Connecting Your Ender 3 (V2 & Neo & Pro & S1) to Your PC with the USB Port

Even though using the LCD controller of your Ender 3 and an SD card is the most common way of starting prints and modifying configuration, utilizing the USB port to connect your Ender 3 to your PC and using your PC to perform these tasks instead is usually much more convenient in comparison.

In this guide, we will take you through the process of connecting your Ender 3 to your PC with the built-in USB port your Ender 3 comes with, explain how you can start a print and control your Ender 3 through the USB connection, and take a glance at the potential issues you can face while getting your PC to recognize your Ender 3.

Connecting Your Ender 3 (V2 & Neo & Pro & S1) to Your PC with the USB Port

While connecting your Ender 3 to your PC is technically as straightforward as plugging a USB cable into the ports on your printer and your PC, there are some nuances to be aware of to ensure that you can establish the connection successfully.

Starting out, the first factor you will need to pay attention to is the type of USB cable you’ll need, as the USB port of an Ender 3 varies based on its model, with the standard Ender 3 models (not V2 or S1) having a Mini USB port, the Ender 3 V2 models having a Micro USB port, and the Ender 3 S1 models having a USB-C port.

So, for instance, if you have an Ender 3 V2 Neo, you’ll need a USB-A to Micro USB cable; if you have an Ender 3 Pro, you’ll need a USB-A to Mini USB cable, and if you have an Ender 3 S1, you’ll need a USB-A to USB-C cable.

mini usb micro usb and usb-c comparison

If your PC doesn’t have a USB-A port, we still recommend purchasing a cable where one side is USB-A, along with an adapter that will allow you to use it with the ports on your PC (such as a USB-A to USB-C adapter), as it will be necessary for one of the next steps in our guide.

usb connectors diagram
Source: Milos634 @ Wikipedia (CC BY-SA 4.0)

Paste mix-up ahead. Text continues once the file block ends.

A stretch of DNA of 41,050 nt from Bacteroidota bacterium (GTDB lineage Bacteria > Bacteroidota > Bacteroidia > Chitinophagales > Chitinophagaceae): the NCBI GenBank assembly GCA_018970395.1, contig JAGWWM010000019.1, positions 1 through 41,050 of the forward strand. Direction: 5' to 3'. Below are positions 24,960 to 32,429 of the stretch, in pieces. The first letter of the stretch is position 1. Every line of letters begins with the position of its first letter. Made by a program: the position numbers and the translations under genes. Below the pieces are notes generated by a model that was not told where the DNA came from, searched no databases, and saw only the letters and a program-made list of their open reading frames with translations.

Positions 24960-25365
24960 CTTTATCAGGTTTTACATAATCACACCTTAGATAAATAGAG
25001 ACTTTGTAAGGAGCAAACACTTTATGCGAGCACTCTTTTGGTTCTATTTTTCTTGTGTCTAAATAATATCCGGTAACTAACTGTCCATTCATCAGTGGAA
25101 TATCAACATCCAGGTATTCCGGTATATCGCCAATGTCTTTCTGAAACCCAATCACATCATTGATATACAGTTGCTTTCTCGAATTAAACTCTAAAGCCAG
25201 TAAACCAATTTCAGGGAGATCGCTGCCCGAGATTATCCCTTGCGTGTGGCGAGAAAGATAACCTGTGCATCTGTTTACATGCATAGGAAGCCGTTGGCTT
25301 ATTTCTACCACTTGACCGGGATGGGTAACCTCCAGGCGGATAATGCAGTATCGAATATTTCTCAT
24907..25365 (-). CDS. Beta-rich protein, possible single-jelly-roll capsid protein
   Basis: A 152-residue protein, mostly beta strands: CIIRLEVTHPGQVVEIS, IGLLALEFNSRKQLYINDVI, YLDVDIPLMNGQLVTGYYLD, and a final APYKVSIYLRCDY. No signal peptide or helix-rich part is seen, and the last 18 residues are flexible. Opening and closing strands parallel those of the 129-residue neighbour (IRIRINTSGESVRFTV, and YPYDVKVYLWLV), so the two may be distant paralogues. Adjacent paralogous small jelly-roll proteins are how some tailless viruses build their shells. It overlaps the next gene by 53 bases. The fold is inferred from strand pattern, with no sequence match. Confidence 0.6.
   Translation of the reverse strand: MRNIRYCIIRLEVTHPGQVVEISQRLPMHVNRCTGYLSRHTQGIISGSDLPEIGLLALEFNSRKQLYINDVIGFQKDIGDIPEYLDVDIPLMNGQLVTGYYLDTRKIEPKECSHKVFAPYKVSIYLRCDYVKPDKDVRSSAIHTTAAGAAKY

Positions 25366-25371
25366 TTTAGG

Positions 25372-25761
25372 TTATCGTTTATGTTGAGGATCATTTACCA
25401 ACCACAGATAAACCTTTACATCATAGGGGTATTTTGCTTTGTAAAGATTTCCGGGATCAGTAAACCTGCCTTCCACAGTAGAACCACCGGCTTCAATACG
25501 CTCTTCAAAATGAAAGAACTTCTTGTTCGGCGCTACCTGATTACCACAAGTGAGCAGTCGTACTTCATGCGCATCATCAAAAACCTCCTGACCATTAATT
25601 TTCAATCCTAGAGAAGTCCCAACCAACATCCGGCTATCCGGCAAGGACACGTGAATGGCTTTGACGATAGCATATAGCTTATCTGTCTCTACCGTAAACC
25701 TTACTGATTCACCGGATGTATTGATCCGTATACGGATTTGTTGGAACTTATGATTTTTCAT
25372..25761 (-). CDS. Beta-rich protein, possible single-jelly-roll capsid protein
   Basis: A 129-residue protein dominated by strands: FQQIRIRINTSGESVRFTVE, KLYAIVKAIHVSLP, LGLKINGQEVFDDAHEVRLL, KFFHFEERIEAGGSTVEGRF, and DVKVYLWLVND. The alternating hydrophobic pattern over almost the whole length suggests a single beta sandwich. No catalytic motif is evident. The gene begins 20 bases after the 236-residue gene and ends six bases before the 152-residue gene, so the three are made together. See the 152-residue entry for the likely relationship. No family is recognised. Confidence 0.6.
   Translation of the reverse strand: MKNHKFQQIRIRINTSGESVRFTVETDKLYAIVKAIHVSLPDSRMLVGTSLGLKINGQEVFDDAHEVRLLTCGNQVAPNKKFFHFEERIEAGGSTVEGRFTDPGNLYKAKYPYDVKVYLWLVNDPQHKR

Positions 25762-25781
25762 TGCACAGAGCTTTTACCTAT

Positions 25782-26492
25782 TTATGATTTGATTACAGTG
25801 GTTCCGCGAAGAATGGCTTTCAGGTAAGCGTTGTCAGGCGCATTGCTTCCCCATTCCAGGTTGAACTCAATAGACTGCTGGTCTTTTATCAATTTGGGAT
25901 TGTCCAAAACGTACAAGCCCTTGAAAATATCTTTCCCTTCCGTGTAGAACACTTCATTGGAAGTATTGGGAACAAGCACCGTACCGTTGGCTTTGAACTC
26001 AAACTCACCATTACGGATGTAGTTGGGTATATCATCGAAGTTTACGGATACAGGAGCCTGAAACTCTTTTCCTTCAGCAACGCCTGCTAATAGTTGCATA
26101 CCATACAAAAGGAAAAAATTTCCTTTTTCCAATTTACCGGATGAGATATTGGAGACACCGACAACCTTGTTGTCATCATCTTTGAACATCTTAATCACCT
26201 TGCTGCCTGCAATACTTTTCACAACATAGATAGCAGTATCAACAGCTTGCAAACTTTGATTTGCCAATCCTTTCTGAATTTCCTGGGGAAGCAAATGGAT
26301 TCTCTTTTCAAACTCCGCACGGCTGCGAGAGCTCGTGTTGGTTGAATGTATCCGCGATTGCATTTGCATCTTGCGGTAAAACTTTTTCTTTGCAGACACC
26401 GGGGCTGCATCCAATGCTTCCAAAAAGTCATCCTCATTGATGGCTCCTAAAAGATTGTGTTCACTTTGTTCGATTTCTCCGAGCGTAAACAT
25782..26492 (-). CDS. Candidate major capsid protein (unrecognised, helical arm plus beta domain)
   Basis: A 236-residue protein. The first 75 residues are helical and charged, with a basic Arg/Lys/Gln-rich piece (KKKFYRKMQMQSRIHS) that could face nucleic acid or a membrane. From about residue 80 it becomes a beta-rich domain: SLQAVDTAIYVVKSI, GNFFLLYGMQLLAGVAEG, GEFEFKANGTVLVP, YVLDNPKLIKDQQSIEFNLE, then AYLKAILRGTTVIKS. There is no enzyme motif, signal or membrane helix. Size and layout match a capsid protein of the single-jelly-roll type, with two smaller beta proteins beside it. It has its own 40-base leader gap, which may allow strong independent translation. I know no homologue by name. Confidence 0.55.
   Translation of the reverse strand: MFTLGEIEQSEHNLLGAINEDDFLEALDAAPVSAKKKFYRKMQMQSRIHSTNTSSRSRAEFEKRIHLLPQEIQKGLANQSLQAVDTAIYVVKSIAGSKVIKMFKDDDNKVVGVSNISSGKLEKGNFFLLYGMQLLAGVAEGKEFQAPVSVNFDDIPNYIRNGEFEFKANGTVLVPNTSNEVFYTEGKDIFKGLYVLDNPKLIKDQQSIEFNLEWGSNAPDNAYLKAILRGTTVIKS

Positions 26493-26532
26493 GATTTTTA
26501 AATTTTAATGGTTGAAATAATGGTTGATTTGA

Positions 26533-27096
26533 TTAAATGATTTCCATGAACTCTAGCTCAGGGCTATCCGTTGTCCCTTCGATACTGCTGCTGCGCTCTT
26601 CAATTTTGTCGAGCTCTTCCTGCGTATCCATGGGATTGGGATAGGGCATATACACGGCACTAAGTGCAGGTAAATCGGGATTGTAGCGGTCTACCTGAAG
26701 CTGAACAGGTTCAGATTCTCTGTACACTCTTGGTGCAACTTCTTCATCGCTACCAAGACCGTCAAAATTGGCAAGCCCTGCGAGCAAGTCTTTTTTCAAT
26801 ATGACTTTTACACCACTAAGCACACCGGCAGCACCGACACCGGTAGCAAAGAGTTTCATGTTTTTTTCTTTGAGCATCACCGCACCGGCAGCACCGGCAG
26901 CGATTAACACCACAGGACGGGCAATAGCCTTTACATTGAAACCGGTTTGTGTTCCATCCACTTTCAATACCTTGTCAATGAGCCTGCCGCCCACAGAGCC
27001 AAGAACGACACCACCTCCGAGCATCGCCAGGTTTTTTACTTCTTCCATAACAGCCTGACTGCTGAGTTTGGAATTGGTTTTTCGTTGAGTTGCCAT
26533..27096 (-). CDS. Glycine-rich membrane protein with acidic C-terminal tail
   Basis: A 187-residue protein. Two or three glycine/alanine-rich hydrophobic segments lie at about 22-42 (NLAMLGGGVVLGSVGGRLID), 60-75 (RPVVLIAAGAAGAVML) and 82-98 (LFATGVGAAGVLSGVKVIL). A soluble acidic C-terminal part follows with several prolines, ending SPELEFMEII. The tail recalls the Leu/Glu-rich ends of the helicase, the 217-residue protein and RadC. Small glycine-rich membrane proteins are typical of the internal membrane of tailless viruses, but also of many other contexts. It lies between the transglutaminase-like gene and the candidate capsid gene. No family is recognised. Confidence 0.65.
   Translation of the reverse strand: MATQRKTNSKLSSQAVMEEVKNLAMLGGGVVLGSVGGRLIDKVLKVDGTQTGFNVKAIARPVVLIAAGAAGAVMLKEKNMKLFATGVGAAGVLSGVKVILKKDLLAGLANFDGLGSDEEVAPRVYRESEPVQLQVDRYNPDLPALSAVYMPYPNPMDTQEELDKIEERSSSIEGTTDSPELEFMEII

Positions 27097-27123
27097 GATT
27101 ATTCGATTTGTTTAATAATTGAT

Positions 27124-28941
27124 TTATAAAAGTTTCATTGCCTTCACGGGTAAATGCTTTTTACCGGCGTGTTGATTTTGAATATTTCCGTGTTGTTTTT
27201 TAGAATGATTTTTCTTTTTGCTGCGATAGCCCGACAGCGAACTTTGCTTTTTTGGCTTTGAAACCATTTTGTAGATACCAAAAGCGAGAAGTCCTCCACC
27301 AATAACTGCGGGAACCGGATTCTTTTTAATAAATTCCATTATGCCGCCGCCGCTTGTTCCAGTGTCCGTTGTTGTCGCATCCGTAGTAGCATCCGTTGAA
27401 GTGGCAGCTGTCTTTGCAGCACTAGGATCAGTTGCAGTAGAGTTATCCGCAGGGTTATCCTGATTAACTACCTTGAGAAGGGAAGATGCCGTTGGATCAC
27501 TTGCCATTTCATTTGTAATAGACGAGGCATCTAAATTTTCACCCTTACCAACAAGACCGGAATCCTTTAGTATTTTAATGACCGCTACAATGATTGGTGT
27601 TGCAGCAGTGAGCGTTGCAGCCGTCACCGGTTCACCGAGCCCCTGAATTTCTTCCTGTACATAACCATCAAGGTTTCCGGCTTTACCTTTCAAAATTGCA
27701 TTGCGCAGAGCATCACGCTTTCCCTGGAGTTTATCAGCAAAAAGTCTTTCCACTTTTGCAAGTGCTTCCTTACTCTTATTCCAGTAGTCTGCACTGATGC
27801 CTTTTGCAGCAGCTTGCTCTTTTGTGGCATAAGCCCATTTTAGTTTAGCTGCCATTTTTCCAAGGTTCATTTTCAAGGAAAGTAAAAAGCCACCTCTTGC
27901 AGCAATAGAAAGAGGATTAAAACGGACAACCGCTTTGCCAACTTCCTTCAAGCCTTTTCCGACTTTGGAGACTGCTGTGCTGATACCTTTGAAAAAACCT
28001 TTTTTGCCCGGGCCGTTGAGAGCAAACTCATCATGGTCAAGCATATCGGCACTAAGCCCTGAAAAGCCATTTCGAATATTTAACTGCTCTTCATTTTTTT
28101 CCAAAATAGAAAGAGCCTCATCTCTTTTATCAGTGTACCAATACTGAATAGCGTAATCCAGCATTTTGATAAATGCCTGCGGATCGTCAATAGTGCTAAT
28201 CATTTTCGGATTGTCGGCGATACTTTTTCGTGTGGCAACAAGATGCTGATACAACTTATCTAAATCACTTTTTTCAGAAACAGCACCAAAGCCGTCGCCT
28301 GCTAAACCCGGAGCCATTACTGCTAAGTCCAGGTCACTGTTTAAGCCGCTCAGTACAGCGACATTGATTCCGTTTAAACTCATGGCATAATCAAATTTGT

Next, the USB cable you’re using needs to be a data cable and not a charge-only one, as charge-only cables only have the necessary wires to transmit power and can’t be used to establish a connection between your PC and your Ender 3.

While whether a USB cable is a data or charge-only one should be mentioned on the product page or the packaging, there is no reliable way to tell if a cable you have already had for a while has data transfer capabilities without testing (or disassembling) it, as most manufacturers don’t follow the guidelines for correct identification.

That being said, if you have a lot of cables to go through, one thing you can look for to quickly sort them, even though it doesn’t always apply, is the thinner cables being charge-only; and thicker ones having data transfer capabilities in most cases.

micro usb data cable vs. charging cable comparison

Once you have the correct cable at hand, the next step is to prevent the USB cable from transferring power from your PC to your Ender 3 (backpowering), and even though this isn’t a complete necessity, it’s something we highly recommend doing for convenience and safety.

When power flows through the cable, you’ll notice that your PC powers your Ender 3 through the USB connection, which, most commonly, creates the problem of your Ender 3’s fan and screen staying on due to the power coming in from the USB connection, even when the power supply is off.

Aside from this annoyance, which you can resolve to an extent by unplugging the USB cable when you shut your 3D printer off, it’s also possible to find online discussion about this problem potentially causing damage to the components of the Ender 3, which we believe is a good enough reason on its own to apply this fix.

While there are a few different ways to prevent your PC from powering your Ender 3 through the USB connection, we highly recommend using the electrical tape method, as it’s both a convenient and non-permanent way of getting the job done without purchasing any extra parts.